The Sun’s Gift

Photo by Kenia Torres.

By Kenia Torres 

For my sixth birthday, my aunt gifted me a Mexican folktale collection about powerful indigenous women. My favorite story was “Rosha and the Sun,” in which a Mayan girl helps liberate the sun after it’s stolen. I’d flip through the pages entranced by the illustrations of women in colorful rebozos, embroidered dresses, and braids entwined with vibrant ribbons.

By the time I turned ten, however, the Mayan women were long forgotten— pushed to the back of my shelf and shielded by books with characters who looked nothing like them and nothing like me. Instead of longing for the cleverness of Blancaflor or the determination of Kense, what I most desired was to have blonde hair and blue eyes.


Picture this. You’re still a kid, walking down a beach in one of the whitest parts of New Jersey. After being smothered in ten layers of sunblock, your mother continues to grill you about walking in the shade because god forbid your skin turns a darker shade of brown— as if you weren’t dark enough already. Meanwhile, in the sand, several blonde teenage girls lie together like kebabs on a grill absorbing the sun’s rays. They flip themselves every once in a while and reapply a lotion that will make their skin the same color as yours, but for them it won’t be a burden.


In middle school, most of your classmates are Eastern European. You have a crush on your friend, a boy with strawberry-blonde hair and freckles. According to the BuzzFeed quiz “Does Your Crush Like You Back,” he feels the same way. You lack audacity, however, and never confess your feelings. Instead, you wait it out in hopes that maybe, in between an awkward silence or in the form of an unexpected text, he might profess his love for you.

Instead he tells you about a problem his sister is having.

She’s dating a Middle Eastern guy who doesn’t meet their father’s standards since he isn’t white, and is threatening to stop paying for her college if they don’t break up. There’s a pause, and though something inside of you is begging you not to, you ask what he thinks. He hesitates, then utters the words responsible for the death of the butterflies which once fluttered in your stomach. “I mean, I kinda get it. He’s thinking about their kids. Mixed babies are disgusting.”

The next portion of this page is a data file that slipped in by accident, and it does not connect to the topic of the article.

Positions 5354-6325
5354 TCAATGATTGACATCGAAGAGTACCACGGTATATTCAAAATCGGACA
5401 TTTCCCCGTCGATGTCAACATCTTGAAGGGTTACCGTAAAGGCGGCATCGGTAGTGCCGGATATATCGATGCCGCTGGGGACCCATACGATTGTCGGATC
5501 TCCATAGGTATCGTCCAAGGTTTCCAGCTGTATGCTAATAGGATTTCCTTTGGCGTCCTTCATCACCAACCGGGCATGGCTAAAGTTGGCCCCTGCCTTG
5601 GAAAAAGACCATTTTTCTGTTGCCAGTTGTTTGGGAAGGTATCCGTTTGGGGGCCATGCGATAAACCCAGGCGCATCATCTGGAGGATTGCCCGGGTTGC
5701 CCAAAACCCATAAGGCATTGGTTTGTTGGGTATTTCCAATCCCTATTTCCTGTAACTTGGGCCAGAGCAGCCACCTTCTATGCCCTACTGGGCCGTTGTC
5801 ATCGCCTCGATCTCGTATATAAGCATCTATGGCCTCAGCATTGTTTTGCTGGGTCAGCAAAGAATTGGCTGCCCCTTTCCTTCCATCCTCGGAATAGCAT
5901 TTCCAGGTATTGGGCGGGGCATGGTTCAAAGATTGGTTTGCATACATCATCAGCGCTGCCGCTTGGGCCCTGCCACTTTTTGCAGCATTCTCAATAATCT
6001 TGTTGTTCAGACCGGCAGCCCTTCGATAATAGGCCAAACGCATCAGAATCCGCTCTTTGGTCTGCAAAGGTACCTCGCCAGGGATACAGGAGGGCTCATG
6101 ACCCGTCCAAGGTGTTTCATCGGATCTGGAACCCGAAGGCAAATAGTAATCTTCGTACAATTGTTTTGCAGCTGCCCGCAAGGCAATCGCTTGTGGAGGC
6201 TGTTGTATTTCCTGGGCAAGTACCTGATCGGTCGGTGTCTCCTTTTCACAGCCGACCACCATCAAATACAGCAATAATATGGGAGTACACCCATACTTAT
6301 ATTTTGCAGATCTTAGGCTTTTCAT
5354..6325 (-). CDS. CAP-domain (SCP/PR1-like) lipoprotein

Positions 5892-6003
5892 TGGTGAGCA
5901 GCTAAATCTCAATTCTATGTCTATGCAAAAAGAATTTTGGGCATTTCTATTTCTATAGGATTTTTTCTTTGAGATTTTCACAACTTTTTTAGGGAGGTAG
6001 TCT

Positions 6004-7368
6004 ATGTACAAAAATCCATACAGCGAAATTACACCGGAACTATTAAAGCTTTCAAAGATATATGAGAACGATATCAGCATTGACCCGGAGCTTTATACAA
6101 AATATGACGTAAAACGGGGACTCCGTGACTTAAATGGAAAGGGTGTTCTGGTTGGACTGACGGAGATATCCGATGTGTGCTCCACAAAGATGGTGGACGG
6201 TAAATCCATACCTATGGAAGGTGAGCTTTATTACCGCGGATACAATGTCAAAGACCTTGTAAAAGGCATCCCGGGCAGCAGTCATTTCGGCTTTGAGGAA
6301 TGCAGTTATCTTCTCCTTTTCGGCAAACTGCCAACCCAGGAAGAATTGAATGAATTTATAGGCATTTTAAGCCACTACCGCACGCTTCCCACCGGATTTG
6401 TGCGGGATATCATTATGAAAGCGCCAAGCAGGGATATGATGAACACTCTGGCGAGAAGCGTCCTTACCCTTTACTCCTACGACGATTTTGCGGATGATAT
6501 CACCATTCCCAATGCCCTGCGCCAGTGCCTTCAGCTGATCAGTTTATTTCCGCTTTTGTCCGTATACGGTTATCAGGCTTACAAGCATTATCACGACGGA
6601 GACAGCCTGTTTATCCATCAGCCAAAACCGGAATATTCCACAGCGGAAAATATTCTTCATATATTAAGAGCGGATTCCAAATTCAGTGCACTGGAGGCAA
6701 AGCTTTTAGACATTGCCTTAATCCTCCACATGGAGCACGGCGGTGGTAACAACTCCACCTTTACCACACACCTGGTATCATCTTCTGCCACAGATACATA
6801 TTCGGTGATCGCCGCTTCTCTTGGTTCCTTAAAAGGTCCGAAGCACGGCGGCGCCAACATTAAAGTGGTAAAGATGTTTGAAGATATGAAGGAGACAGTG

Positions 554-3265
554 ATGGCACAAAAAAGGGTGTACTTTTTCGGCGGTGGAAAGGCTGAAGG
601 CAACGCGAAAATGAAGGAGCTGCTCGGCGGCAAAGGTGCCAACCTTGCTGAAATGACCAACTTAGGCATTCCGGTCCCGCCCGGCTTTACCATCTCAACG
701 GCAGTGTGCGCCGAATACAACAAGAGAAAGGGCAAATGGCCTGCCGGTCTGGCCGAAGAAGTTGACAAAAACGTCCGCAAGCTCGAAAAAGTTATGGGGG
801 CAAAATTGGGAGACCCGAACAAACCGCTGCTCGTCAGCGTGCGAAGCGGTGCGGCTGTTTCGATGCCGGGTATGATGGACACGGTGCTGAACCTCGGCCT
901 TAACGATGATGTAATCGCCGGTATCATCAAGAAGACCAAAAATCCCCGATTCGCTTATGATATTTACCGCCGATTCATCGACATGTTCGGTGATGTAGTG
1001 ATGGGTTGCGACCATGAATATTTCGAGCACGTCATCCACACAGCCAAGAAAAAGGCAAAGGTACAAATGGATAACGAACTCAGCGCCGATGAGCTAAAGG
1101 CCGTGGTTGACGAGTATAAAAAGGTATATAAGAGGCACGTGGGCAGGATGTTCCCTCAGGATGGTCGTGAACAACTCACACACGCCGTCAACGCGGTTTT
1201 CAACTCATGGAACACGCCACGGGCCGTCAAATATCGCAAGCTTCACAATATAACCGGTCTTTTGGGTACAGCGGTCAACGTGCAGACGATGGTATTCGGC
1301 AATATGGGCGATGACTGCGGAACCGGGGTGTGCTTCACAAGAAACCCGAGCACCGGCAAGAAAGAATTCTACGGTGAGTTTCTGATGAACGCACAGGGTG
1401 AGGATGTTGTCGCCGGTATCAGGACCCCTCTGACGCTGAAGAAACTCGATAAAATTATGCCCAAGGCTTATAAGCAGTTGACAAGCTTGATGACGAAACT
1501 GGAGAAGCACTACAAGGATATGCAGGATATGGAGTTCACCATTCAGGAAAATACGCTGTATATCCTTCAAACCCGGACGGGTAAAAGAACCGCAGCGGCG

At home you ask your mother for permission to bleach your hair and purchase colored contacts. When she refuses, you confide in YouTube for alternatives. As it turns out, apple cider, lemon juice, chamomile tea, and cinnamon all serve as natural hair lighteners. Nonetheless, after multiple attempts with each, your hair, unwilling to succumb to your petty desires, remains jet black.


During the summer you go to Mexico. At the markets the sweet smell of ripe guavas, vibrant colors of produce stands, bitter samples of fermented drinks, and most importantly the sound of the vendors’ calls, awaken your dormant senses. “¡Pásele, guerita!Stop by, blondie! they exclaim as you walk by. Guerita: a term of endearment used to refer to someone with blonde hair or light features. And although you are well aware that that is merely what they call everyone, regardless of whether you actually are “guera” or not, you feel a sense of pride being addressed as such. It’s as if somebody has finally confirmed the whiteness you’ve been trying so hard to convince others you possess.


It’s not until you find yourself holding a bottle of honey above your eyes, waiting for it to drip into your iris— as the video “how to lighten your eye color naturally” suggested, that you realize you’ve gone too far. In the mirror you catch glimpses of yourself and feel a sense of shame, but look away and up into the bottle’s eye.

The one thing I’ve always disliked about honey is its thickness. Being a big food-texture person I always found the idea of eating honey unpleasant. I do, however, have honey’s consistency to thank, for standing there, waiting for the thick goo to pour out, gave me a moment to think. Did I really believe the possibility of changing my eye color was worth the risk of blindness?

I blinked before the honey could meet my eyes and stared into the mirror, eye and hair color still as they were before. It was then that I remembered Rosha. Who liberated the sun from the net it’d been trapped in, and in return received, as a gift, the promise that her eyes, and those of all Mexican women, would possess the same sparkle as its own golden rays and shine for eternity. I saw it then, the shine in my own eyes— the gift from the sun which I didn’t want to lose. While I used to think I resembled Rosha, in hindsight I think I have more in common with the sun. Our shine obstructed at some points in time but never gone and always ready to resurface.